This is not related strictly to Let’s Encrypt, but TBH this idea came to my mind and I think this one is the proper community to share it.
What’s the real problem of self-signed certificates? It’s not that they don’t encrypt communications, but rather that you cannot trust that the site owner is who is signing it. Let’s Encrypt implements some protocols that verify that automatically and thus you can trust that who is serving your request is who claims he is.
However, imagine that we develop a protocol similar to SPF (for SMTP), based on this simple idea:
- You create a TXT record on
example.com, and it contains some kind of clause that indicates the public key of the CA that is allowed to sign certificates for this domain. We can call it something like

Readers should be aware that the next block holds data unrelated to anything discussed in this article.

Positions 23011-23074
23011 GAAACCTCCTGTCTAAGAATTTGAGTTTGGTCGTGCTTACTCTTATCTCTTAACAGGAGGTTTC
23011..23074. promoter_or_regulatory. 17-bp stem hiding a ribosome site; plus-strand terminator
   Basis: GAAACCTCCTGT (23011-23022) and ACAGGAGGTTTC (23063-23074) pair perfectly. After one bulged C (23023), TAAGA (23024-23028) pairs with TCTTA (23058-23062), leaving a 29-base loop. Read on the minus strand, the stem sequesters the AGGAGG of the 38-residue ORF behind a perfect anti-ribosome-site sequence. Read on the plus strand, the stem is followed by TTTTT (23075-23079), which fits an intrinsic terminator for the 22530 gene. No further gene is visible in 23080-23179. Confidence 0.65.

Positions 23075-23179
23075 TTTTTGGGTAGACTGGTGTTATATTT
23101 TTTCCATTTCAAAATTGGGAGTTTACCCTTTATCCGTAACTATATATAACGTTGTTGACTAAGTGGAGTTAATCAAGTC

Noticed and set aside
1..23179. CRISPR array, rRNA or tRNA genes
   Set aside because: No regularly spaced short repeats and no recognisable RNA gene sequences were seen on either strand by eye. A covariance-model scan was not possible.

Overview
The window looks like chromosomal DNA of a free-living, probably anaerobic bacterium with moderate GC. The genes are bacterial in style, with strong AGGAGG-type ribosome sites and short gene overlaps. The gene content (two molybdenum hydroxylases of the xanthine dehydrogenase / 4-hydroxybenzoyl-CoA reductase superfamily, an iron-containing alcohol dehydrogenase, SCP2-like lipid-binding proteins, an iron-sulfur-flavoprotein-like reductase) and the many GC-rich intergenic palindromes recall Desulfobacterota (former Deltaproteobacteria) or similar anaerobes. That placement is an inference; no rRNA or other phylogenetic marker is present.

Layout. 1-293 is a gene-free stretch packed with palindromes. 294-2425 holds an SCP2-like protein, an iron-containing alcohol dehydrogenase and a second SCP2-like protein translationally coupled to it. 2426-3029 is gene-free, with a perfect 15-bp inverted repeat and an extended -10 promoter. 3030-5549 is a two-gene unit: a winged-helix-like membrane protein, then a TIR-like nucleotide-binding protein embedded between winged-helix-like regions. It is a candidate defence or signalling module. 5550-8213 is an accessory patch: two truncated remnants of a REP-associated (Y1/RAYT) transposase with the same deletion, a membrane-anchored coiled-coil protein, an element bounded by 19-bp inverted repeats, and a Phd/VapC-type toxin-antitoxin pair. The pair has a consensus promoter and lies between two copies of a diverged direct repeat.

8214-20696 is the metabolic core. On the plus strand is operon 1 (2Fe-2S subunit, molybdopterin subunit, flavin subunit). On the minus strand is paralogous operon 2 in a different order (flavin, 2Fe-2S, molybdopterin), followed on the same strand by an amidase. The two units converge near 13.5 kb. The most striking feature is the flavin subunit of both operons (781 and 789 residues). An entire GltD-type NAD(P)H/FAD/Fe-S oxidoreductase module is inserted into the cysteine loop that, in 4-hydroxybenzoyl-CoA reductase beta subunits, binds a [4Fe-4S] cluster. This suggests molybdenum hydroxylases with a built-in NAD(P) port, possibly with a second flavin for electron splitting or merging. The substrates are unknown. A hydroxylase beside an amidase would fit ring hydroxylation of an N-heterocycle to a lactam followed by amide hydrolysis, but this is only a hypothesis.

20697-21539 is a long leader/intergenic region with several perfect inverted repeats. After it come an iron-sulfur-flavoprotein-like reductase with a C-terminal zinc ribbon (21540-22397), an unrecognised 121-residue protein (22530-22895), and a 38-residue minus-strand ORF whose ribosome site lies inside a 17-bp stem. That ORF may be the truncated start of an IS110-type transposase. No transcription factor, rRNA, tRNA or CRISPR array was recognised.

ACA(Allowed Certificate Authorities). It could look similar to
ACA V=1 S=0 PUBK=somelongpublickey(
Sfor subdomains (to know if the same policy applies to subdomains), and
PUBKfor public keys allowed to sign certificates here).
- The browser reaches your domain and gets a cert.
- The browser asks for your TXT records and gets the ACA record.
- The browser verifies the cert signature.
- The browser knows the connection is trusted.
This way, communications would be secure, encrypted, verified, and decentralized.
What do you think?